Outgoing chief defends St Albans Planning Department
The last few months have not been kind to the planning department at St Albans district council in the Herts Advertiser, with stories reporting a barrage of complaints from businesses and a tough line in editorial comments. Our offer of a public platform to put the council’s side of the story has been taken up by Heather Cheesbrough, recently departed head of planning and building services, who took the opportunity to reflect on her time running the department and highlight some of the improvements she has introduced during her time.
ST Albans has the heaviest planning application workload of any district council in the country. In spite of the recession, our workload has increased by as much as 30 per cent during the last three years. This sounds a bit counter-intuitive in a recession, I know. But people are eager to live here and developers are keen to invest. There are also plenty of wealthy local people who are choosing to extend their homes rather than move in what is a difficult housing market.
That’s quite understandable, but it has presented some major challenges for the council’s planning team. As I move on to a new job, the Herts Advertiser has invited me to reflect on my time here as head of planning.
This has been a time of massive change for the council’s planning department. We needed to improve customer service and change our culture if we were to become the integrated, innovative and customer facing team we aspire to be. We also needed to restructure our team to cope with a staggering increase in our workload. I’m the first to admit we are still not perfect. However, the changes achieved over the last couple of years have been transforming.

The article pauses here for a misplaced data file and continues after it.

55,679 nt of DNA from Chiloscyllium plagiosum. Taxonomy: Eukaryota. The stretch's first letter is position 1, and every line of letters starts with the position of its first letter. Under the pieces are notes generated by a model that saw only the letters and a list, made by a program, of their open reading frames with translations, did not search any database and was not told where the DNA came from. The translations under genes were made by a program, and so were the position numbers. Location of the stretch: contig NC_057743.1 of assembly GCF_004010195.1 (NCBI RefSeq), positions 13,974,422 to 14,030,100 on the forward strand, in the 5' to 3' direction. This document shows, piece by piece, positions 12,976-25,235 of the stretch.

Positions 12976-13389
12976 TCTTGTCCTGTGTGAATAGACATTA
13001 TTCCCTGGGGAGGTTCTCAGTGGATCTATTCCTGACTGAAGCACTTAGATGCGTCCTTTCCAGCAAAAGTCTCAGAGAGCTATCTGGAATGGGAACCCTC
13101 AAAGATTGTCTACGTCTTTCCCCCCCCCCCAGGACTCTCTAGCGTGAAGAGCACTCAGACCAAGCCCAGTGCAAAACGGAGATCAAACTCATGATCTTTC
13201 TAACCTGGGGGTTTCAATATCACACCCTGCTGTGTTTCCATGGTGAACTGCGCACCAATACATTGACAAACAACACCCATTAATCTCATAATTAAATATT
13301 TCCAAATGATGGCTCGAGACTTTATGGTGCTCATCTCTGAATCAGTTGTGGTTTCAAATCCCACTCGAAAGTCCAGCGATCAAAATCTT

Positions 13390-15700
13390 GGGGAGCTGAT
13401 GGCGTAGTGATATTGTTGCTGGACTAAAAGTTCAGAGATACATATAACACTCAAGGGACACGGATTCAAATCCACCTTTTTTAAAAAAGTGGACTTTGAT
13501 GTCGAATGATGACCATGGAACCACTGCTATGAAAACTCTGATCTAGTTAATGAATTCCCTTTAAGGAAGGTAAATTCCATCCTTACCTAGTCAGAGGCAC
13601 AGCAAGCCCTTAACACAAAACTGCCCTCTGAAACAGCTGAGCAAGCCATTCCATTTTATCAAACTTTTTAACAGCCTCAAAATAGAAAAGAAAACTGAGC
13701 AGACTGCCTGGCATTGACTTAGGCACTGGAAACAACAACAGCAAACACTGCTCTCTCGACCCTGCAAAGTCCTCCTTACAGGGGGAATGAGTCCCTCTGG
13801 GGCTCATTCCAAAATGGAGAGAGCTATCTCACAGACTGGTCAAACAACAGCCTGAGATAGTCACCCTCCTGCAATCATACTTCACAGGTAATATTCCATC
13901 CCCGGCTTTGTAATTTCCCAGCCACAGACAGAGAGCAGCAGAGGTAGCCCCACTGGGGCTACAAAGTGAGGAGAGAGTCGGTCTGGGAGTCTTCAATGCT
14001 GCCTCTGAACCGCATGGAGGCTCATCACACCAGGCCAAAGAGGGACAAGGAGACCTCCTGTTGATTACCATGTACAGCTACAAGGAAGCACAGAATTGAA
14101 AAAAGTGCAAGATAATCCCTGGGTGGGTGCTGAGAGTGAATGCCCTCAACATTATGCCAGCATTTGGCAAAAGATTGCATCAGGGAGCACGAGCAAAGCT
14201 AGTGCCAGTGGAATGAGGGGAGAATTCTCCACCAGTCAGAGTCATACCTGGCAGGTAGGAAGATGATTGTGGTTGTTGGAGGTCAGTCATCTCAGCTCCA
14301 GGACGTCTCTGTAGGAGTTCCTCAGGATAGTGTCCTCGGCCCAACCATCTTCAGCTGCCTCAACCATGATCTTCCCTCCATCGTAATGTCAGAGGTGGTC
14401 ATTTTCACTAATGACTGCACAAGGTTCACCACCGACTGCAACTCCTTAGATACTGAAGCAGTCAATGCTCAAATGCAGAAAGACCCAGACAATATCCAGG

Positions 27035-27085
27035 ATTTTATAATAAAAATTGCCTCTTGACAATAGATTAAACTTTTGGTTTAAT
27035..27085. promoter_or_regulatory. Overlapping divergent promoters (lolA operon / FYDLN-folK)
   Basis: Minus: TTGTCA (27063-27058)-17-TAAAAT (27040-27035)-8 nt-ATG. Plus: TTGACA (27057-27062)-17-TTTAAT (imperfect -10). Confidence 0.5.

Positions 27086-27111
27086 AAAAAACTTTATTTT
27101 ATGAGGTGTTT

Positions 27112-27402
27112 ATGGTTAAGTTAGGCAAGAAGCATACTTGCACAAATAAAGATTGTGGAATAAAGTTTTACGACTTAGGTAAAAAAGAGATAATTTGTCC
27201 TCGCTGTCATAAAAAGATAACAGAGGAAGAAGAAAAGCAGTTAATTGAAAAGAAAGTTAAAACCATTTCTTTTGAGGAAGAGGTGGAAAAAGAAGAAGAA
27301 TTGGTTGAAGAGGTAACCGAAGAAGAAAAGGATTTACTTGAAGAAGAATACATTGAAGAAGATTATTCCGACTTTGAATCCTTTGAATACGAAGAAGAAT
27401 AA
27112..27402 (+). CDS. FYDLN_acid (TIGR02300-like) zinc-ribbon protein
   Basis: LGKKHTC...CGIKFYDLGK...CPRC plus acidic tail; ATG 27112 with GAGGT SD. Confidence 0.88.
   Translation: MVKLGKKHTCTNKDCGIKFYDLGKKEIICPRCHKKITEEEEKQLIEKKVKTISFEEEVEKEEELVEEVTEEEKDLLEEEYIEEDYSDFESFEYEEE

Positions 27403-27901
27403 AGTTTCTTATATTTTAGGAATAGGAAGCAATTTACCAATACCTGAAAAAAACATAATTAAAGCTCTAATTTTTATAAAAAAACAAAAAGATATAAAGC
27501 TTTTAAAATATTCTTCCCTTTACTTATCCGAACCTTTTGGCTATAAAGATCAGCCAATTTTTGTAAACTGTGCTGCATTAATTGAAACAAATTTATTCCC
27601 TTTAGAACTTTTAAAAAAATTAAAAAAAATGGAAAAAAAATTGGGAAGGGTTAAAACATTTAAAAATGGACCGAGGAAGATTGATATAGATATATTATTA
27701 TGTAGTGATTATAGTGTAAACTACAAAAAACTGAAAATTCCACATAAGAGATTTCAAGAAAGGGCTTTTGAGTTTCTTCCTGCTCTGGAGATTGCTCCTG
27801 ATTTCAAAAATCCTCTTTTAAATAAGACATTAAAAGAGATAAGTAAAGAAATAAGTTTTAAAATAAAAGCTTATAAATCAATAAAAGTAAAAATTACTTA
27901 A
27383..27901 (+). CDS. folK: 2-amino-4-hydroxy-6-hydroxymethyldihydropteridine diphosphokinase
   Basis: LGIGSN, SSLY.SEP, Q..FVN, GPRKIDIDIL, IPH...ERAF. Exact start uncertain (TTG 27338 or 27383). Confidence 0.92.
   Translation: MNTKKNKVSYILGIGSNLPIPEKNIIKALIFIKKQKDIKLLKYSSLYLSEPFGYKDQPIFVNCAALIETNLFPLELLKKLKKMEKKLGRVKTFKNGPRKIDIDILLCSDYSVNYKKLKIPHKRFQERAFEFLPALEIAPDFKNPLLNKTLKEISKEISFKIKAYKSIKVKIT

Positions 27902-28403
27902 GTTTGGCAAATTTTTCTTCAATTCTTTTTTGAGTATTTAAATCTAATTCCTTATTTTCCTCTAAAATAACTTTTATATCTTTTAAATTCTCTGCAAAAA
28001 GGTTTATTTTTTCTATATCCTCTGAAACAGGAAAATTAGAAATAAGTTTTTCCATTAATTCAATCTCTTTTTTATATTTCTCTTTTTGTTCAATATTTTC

St Albans has over the past year determined 98 per cent of all applications, and 86 per cent of major applications within 26 weeks. This places us within the top third of all planning authorities in the country. This is a major improvement to where we were before, and is borne out by the massive increase in compliments we have had in the past year.
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The drive to be more efficient, effective, open and transparent was greatly assisted by the migration from a paper-based system of processing planning applications to one that was fully electronic. This allows residents to access planning histories and applications via the internet and to view progress on applications from the comfort of their own homes. Speed and openness has been increased by posting consultation responses, a feature of many planning applications, online.
The huge jump in planning applications has made resourcing very challenging within a context of public sector budget restraint. Our more sophisticated approach to gathering and monitoring data has helped. Our new system has made the task of allocating the right officers with the right skills to deal with the right applications, much better.
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Planning can be complex and confusing to professionals, let alone householders who want to build an extension or object to a proposal. Underpinning all the improvements we have made is a commitment to improving customer care and communications. We know we need to do better still, but its worth pointing out the huge improvements there have been recently.